Singer said that a team from the Health Department had visited that nursing home knowing there were likely a few infections, but then “everything fell apart quickly” in a very short time, and almost the whole facility was infected. Once people are infected, Singer said, there is no way to un-infect them. Singer said there were people in that facility who were sick and who they knew were likely going to die, but it would take a week or more for them to succumb to the illness. “I struggled with that — that was tough,” Singer said.
“If you’ve been in horrible situations and gotten through them, it helps prepare you for future horrible things,” Singer said. “Having been in the military — in Iraq and Afghanistan — it helps prepare you for what is next. I can’t say enough about what the military did for me in teaching me how to lead people.”
The days following the initial outbreak at the nursing home were chaos. Singer laid out a horrific scene of people dying, of families desperately trying to learn the status of family members, of nursing home staff too sick or too scared to come to work, of fears that equipment or supplies would run out, of trying to triage the sick. He said there were heroes — volunteer doctors and nurses who agreed to go to the nursing home to help care for the sick, and first responders who were transporting patients and bodies out of the facility multiple times a day.
As national media outlets hovered on site and Health Department staff were overwhelmed by a feeling of helplessness, Singer said he was making hundreds of phone calls a day over a three- to four-day period trying to get assistance.
“I was trying to let people know the urgency of how fast we needed help on-site,” Singer said. “It was heartbreaking for us to think that there were people that needed help that we couldn’t provide the level of help that they needed. That was my most difficult moment.”
Ultimately, the state sent in National Guard assistance, the county set up its mobile command center, and a triage process was established to get patients the care they needed. When all was said and done, 88 residents and 47 staff members were infected, resulting in 31 fatalities.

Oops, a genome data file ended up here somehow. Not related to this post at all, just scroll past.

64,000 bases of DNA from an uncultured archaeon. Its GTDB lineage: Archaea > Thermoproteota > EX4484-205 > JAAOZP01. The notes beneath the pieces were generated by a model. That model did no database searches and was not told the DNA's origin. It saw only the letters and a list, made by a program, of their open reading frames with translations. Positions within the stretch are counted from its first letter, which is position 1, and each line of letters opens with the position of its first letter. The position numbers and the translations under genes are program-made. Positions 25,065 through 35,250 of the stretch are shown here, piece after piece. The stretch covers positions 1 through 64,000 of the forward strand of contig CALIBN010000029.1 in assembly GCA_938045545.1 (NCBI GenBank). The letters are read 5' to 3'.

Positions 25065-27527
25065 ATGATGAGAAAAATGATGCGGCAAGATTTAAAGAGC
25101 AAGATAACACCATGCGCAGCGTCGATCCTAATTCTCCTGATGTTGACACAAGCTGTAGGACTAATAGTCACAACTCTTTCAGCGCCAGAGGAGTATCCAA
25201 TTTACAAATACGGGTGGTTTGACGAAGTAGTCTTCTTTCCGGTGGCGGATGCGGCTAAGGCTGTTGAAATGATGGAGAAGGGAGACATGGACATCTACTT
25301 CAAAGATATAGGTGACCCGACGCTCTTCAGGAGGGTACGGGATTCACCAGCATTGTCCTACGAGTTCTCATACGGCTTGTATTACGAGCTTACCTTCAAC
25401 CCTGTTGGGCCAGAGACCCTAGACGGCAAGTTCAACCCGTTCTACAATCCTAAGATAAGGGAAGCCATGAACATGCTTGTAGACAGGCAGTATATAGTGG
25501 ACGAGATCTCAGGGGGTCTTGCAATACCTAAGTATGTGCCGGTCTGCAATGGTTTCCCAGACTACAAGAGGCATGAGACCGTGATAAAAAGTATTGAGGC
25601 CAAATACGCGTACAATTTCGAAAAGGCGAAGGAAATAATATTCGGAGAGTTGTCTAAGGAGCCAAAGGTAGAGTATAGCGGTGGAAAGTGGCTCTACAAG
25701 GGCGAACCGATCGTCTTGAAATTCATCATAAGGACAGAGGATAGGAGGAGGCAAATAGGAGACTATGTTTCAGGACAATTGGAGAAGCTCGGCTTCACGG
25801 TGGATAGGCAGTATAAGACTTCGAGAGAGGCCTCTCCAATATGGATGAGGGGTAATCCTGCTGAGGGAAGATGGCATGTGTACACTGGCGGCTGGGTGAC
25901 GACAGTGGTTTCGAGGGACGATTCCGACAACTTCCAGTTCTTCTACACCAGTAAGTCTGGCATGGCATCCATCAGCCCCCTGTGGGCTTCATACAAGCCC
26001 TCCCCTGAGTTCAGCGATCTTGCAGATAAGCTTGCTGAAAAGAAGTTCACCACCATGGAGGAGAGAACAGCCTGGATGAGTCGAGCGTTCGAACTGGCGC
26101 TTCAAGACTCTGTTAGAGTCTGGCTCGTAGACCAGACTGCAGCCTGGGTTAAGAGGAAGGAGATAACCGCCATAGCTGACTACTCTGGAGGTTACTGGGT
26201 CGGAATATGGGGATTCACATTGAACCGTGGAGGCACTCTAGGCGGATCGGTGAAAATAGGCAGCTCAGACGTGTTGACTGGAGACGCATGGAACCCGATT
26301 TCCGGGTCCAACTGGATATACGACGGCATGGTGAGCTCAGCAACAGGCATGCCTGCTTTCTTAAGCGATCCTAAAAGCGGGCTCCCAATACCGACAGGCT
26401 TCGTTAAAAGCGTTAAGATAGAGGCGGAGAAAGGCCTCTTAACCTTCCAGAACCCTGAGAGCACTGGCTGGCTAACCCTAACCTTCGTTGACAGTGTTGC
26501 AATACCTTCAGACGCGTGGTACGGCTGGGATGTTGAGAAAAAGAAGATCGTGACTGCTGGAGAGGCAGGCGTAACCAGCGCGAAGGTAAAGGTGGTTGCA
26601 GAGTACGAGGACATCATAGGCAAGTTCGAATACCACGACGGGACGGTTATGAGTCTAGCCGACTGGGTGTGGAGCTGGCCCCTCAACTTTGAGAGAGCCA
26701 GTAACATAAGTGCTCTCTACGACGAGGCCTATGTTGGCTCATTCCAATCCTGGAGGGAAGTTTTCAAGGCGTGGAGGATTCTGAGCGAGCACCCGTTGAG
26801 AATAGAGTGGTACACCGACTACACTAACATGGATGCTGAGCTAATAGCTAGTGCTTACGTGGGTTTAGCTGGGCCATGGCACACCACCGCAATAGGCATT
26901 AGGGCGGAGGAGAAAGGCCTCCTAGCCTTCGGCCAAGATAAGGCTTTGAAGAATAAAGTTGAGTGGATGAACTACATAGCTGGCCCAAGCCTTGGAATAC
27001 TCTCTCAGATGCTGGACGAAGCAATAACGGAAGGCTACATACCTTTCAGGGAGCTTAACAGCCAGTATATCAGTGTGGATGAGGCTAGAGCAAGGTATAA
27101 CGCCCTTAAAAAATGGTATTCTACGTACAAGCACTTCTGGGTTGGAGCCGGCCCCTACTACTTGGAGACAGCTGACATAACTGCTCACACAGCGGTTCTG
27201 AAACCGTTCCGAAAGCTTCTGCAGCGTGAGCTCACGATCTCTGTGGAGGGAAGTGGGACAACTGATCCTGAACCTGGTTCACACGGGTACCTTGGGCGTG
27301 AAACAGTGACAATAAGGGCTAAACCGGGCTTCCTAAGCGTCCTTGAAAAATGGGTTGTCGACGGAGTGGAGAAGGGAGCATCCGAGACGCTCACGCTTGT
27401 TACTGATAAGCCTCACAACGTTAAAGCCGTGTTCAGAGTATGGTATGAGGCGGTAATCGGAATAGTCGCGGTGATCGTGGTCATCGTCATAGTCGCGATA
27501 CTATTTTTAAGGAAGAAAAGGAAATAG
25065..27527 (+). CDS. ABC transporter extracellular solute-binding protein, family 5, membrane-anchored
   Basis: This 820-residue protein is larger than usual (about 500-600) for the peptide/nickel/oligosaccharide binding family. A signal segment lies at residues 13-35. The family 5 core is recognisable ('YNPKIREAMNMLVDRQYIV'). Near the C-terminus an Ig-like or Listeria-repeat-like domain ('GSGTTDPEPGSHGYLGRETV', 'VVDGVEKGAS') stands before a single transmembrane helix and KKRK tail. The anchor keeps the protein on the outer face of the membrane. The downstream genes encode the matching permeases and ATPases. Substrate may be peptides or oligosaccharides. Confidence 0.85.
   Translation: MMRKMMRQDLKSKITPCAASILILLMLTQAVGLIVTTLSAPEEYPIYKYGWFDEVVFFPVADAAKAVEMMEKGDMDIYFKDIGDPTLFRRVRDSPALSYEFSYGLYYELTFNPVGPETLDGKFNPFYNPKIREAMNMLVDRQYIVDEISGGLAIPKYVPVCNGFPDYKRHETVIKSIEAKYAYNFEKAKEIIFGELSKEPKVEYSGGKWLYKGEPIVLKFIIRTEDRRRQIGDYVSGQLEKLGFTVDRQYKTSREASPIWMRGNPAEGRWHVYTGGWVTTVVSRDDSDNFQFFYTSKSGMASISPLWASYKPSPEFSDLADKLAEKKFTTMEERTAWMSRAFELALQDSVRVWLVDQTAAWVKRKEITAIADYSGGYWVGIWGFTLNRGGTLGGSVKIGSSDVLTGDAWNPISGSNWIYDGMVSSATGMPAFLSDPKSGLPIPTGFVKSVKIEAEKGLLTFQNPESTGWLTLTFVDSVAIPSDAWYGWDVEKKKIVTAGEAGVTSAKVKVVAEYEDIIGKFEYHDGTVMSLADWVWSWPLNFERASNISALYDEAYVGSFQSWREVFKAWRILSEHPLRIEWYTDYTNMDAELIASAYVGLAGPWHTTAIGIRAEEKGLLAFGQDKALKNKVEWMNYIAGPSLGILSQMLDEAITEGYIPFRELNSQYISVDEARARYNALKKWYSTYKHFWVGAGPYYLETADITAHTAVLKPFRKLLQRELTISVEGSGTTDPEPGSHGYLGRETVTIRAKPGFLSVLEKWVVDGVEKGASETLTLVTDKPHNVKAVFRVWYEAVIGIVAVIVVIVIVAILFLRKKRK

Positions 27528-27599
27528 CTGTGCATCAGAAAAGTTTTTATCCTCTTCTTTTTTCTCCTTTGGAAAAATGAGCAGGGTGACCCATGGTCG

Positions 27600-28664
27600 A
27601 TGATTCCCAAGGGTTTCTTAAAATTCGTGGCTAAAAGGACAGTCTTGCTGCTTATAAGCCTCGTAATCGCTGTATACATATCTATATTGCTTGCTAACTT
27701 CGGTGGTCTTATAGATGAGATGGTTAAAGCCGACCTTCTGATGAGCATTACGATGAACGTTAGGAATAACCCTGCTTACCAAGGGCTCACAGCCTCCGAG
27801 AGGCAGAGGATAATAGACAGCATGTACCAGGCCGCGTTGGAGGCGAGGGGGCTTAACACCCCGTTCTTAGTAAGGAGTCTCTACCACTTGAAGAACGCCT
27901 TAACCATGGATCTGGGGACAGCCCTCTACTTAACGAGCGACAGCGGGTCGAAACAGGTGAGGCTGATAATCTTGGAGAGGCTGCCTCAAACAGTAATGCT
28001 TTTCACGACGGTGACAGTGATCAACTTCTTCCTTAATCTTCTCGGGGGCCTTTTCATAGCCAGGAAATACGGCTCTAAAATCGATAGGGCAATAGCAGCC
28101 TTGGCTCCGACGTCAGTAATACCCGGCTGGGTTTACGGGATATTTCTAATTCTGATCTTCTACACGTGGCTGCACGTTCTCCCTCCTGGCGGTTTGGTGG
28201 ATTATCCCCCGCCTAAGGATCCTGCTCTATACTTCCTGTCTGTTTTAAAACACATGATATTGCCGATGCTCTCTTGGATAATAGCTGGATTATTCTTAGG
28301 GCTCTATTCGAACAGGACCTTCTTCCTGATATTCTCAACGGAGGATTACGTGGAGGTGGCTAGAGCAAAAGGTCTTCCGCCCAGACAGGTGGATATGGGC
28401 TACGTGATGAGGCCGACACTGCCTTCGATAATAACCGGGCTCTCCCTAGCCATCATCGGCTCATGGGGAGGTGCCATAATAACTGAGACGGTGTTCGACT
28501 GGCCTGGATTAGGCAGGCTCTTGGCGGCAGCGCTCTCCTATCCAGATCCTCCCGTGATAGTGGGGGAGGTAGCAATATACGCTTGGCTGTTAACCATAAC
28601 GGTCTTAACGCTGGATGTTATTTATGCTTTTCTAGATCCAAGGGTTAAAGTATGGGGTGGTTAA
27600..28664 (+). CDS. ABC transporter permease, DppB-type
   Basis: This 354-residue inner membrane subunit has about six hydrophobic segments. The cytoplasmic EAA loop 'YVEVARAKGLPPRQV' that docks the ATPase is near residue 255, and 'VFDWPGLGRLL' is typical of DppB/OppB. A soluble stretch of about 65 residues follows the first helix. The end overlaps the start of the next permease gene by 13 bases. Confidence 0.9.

“We had a lot of structures in place and relationships that were already established, and that was key in getting us through this,” Singer said. “Unfortunately there were things none of us could have foreseen.”
Singer said there were many lessons learned in that first outbreak. He said that while Carroll County suffered through an unimaginable situation, the experience and lessons learned helped inform state protocols for protecting nursing homes in the future.
Leigh Broderick began working at Carroll’s Health Department in 1990. He is now the director of environmental health. He said Singer is known to have a “straightforward manner” — “able to have very frank discussions and work through some difficult situations.” According to Broderick, Singer’s commitment and passion about his work went “into hyperdrive with the arrival of the pandemic.”
Susan Doyle is a nurse at the Health Department and has worked with Singer over the last 20 years, the last several years focusing on combatting the opioid epidemic.
“Ed makes himself a part of the workgroup, not the leader of the workgroup. He leads by taking action to address issues, not just passing issues on for others to address. He does not back away from contentious issues or people who say it can’t be done. He provides the necessary autonomy to the leadership staff who work for him,” Doyle said.
Coronavirus arrived in Carroll County not long before Garrett Hoover took over as president of Carroll Hospital. Hoover, who took the reins at the end of March, said that one of the things that really impressed him when he arrived was the level of collaboration between the hospital and the Health Department. He said that isn’t always the case, and that in many communities the relationship is actually a bit contentious.
“That level of collaboration and partnership is really refreshing,” Hoover said. “We’ve had that instrumental relationship and open communications from the beginning, and it helps us monitor the pandemic in real time, to understand what is happening locally and in the state and to develop strategies to make sure we’re in alignment.”
Commissioner Wantz said “the pandemic was on no radar anywhere and took us all by surprise when it reared its ugly head.” He said Singer has worked tirelessly to make sure we are employing best practices in Carroll County, “and the numbers prove that he has done extremely well … especially considering there is no playbook or script for this unfortunate disease.”
Middle Ground — Where No One is Happy
Singer said that he is most proud of his staff, which has risen to the challenge over the last year and done whatever he’s asked. “And I’ve asked them to do some hard things.”
“I’ve put them completely out of their comfort zones,” Singer said. “And they’ve stepped up, figured out how to get it done, and done a great job of meeting whatever the need was at that time.”